______________________________________ a) Cobalt: 6.5% by weight Milling: 14 hours Sintering: 1450° C. Results:______________________________________Type of cobalt P1 (Invention) F (Conventional)______________________________________Porosity A02 A03/04Recrystallization R2/R3 R4/R5______________________________________ b) Cobalt: 6.5% by weight Milling: 7 hours Sintering: 1450° C.______________________________________Type of cobalt P1 (Invention) F (Conventional)______________________________________Porosity A02 A04Recrystallization R2 R2/R3______________________________________ c) Cobalt: 3% by weight Milling: 14 hours Sintering: 1375, 1410 or 1450° C. Results before HIP Results:______________________________________Sintering temperature 1375° C. 1410° C. 1450° C.Type of cobalt P1 F P1 F P1 F______________________________________Porosity A02 A08 A02 A04 A02 A03Cobalt lakes* s N s N s N______________________________________ d) Cobalt: 3% by weight Milling: 14 hours Results after HIP______________________________________ s = a few N = numerous *The average number of cobalt lakes was determined by counting (in an optical microscope) the lakes on ten optical fields at a magnification of 1500 times and taking the average.
The HIP treatment consists in putting the samples sintered during the previous experiment in a HIP furnace at 1350° C. for 2 hours under 100 MPa (atmosphere=argon)
______________________________________Results:Sintering temperature 1375° C. 1410° C. 1450° C.Type of cobalt P1 F P1 F P1 F______________________________________Porosity A01 A01 A01 A01 A01 A01Cobalt lakes s N O N O N______________________________________ s = a few N = numerous O = none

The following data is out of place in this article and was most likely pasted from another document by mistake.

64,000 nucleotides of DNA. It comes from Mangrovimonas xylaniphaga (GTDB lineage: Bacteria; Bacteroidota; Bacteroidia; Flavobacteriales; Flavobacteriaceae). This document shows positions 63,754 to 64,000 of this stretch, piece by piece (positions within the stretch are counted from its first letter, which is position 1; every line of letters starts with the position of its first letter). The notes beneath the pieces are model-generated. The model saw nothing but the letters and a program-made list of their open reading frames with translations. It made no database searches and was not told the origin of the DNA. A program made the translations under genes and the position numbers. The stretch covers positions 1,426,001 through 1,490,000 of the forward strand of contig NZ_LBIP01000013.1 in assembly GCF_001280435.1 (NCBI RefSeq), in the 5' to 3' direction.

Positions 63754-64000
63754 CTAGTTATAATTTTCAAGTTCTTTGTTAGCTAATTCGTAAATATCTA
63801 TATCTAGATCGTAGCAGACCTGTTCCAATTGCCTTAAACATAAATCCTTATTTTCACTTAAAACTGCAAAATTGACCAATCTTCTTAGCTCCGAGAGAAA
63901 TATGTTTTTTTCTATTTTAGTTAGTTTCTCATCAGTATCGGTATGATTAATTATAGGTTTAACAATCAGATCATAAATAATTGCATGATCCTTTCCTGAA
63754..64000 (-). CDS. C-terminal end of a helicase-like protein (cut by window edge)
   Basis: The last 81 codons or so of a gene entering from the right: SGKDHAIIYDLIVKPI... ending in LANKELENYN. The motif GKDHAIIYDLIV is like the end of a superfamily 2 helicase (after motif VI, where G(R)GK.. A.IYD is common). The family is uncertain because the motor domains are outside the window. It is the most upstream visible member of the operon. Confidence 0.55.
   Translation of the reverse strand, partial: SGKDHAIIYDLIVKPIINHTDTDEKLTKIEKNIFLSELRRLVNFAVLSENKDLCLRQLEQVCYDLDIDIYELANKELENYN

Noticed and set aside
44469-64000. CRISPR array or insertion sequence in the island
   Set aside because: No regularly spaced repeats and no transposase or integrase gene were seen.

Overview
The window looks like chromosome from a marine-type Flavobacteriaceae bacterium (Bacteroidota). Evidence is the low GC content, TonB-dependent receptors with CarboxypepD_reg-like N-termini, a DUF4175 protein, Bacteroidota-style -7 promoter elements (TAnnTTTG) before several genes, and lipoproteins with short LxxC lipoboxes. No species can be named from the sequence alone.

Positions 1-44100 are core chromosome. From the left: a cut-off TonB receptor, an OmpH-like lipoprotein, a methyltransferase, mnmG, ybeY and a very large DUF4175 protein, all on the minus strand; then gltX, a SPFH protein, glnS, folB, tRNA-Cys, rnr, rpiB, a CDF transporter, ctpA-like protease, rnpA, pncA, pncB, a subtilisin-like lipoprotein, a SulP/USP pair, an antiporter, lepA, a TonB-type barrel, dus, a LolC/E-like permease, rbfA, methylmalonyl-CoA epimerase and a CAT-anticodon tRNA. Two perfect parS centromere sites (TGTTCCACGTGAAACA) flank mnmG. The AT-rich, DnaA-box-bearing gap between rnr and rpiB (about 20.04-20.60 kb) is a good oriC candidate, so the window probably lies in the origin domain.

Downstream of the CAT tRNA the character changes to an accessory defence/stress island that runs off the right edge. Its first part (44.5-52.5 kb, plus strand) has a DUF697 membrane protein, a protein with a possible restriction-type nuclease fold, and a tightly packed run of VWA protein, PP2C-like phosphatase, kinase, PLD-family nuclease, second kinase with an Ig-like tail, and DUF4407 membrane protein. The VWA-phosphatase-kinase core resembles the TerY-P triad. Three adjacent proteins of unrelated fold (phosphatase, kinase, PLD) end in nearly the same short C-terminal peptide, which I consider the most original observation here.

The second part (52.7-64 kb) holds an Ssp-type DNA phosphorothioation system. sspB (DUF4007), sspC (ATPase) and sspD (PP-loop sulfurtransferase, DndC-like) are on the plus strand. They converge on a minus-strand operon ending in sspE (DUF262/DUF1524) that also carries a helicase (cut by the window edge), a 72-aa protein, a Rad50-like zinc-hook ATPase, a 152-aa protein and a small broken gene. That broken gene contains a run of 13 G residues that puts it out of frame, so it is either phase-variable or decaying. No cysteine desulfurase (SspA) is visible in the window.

These tests show clearly, that all other factors being equal, the use of cobalt powder according to the present invention is beneficial in comparison with the use of a conventional cobalt powder since it results in a decrease of porosity and of the number of cobalt lakes.
Two laboratory scale batches of cemented carbide powder were made using the same batch of tungsten carbide, this batch having an average particle size of about 1 μm as measured by the Fisher sub-sieve sizer method. In grade A, 6% by weight of conventional hydrogen-reduced cobalt powder was added and in grade B, 6% by weight of ultra-fine spherical cobalt powder of the present invention was added. The same small addition of chromium carbide powder was added to each grade. A fairly intense degree of milling was given to each grade by milling 1 kg of powder with 15 kg of milling bodies in a liquid for 13.5 hours in a rotary mill. Compacts were made from the dried cemented carbide powders and sintered, in close proximity with each other, under vacuum at a range of temperatures. Following sintering, microsections were prepared and the porosity levels were assessed by comparison with standard micrographs according to method ISO 4505. The binder phase distribution was assessed by an arbitrary method. The specimens were first etched for 4 minutes at room temperature in Murakami's reagent and examined under an optical microscope at a magnification of 1500×. The average number of "cobalt lakes" present in a field of view was assessed by counting the number observed in 10 fields and dividing the total count by 10. Cobalt lakes are regions of binder phase, typically from 2-10 μm in diameter, which occur when the sintering temperature was inadequate. The results obtained were as follows:
______________________________________Sintering temperature Microporosity Co lakes per field______________________________________A 1450° C. A02 0B 1450° C. A00 0A 1410° C. A02 4.9B 1410° C. A00 0A 1360° C. A08 >200B 1360° C. A02 5.6______________________________________
From the above results it can be seen that the use of the ultra-fine spherical cobalt powder in grade B had a marked effect on the level of microporosity and binder phase distribution, especially at the lowest sintering temperature employed. As well as permitting a lower sintering temperature to be employed, the use of ultra-fine spherical cobalt powder confers an improved degree of tolerance to temperature variations within the sintering furnace.